(let ((record (get-record employee-name (car divisions))))
        (if (null? record)
            (find-employee-record employee-name (cdr divisions))

Adding a new division to this model would require implementing and installing a new package specific to the division. This can be done without making any changes to the existing system.

Exercise 2.75

Implementation of the constructor make-from-mag-ang in message-passing style:

(define (make-from-mag-ang r a)
  (define (dispatch op)
    (cond ((eq? op 'real-part) (* r (cos a)))
          ((eq? op 'imag-part) (* r (sin a)))
          ((eq? op 'mag) r)
          ((eq? op 'ang) a)
          (else (error "Unkonown op -- MAKE-FROM-MAG-ANG" op))))

Exercise 2.76

Adding new operations to a system that uses generic operations with explicit dispatch can be done without any changes to existing code. However, adding a new type would require adding extra code to all procedures (operations) that can be performed on that type.

In the case of a system implemented in data-directed style, both adding new operations and new types can be done without changes to existing code.

A system implemented in message-passing style allows for addition of new types without changes to existing code. However, adding a new operation would require adding code to all existing types which have to support this operation.

For a system that will require a frequent addition of new types both data-directed style and message-passing style could be adequate choices.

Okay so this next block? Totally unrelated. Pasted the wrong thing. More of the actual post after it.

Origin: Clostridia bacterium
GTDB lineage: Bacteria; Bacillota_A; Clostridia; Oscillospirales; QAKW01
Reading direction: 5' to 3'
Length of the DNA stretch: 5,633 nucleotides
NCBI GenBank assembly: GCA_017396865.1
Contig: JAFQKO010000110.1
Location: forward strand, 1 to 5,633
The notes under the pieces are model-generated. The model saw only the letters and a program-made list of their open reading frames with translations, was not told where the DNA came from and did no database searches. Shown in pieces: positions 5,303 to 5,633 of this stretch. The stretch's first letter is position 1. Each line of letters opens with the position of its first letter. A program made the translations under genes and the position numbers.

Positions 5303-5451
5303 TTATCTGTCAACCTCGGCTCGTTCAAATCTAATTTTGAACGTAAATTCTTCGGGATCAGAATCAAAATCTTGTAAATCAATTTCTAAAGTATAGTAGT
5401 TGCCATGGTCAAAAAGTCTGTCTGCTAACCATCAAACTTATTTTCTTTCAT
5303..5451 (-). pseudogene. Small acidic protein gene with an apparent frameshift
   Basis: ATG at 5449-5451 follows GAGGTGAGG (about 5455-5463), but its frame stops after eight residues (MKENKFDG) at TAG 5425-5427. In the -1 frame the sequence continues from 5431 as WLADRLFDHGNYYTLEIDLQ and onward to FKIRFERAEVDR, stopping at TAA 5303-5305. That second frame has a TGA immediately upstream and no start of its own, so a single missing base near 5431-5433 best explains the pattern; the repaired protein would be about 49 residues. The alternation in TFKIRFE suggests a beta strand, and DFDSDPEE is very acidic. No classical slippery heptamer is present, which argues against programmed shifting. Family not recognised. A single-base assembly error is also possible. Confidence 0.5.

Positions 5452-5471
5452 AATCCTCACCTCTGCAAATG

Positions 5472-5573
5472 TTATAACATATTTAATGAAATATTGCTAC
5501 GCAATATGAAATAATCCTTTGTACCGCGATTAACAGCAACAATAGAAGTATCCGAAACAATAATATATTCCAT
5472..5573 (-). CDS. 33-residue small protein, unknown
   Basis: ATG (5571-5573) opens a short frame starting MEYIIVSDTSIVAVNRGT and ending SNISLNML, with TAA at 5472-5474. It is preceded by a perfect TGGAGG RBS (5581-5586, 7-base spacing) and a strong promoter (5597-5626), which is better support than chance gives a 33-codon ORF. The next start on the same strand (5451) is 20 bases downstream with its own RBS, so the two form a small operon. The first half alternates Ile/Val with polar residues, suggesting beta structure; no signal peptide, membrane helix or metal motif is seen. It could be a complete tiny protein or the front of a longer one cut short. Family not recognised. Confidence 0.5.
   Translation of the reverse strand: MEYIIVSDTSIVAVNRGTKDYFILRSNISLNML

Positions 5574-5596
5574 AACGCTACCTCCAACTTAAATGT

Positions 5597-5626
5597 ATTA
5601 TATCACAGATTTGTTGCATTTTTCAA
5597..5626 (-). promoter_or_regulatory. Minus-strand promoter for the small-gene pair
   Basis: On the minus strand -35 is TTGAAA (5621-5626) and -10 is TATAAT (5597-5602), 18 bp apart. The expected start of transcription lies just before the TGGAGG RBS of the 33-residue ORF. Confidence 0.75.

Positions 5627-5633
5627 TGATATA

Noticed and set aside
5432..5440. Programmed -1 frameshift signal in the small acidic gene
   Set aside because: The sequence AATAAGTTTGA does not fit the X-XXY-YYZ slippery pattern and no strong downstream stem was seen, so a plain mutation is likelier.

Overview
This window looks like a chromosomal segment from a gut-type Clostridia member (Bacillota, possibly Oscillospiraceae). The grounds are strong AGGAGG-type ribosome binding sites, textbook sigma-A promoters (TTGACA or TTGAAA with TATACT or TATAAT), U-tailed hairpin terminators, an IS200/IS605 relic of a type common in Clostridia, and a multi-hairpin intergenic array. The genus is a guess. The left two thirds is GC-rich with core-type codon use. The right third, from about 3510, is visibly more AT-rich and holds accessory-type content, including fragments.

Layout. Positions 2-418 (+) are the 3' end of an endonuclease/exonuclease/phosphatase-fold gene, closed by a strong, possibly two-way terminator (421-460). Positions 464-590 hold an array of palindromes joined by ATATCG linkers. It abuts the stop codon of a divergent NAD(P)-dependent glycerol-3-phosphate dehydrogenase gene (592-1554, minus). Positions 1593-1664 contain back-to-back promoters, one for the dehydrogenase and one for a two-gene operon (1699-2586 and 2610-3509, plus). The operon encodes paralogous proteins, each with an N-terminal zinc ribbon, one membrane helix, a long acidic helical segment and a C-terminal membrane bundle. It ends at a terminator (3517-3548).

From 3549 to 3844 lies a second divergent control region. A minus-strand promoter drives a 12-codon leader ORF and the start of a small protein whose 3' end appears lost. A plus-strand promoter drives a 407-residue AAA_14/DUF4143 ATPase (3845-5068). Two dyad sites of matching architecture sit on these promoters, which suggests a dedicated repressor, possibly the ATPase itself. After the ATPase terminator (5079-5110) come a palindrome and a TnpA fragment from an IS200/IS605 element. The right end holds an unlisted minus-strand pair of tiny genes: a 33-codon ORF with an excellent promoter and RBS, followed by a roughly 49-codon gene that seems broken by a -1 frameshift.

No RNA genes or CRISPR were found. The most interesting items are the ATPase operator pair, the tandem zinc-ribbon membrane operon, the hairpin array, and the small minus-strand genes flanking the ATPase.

On the other hand, for a system that will require frequent addition of new operations, either data-directed style or generic operations with explicit dispatch might be considered.

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Should a programming language be small or large? A small programming language might take but a short time to learn. A large programming language may take a long, long time to learn, but then it is less hard to use, for we then have a lot of words at hand—or, I should say, at the tips of our tongues—to use at the drop of a hat. If we start with a small language, then in most cases we can not say much at the start. We must first define more words; then we can speak of the main thing that is on our mind.

… if you want to get far at all with a small language, you must first add to the small language to make a language that is more large.

… if I want to help other persons to write all sorts of programs, should I design a small programming language or a large one? I stand on this claim: I should not design a small language, and I should not design a large one. I need to design a language that can grow. I need to plan ways in which it might grow—but I need, too, to leave some choices so that other persons can make those choices at a later time.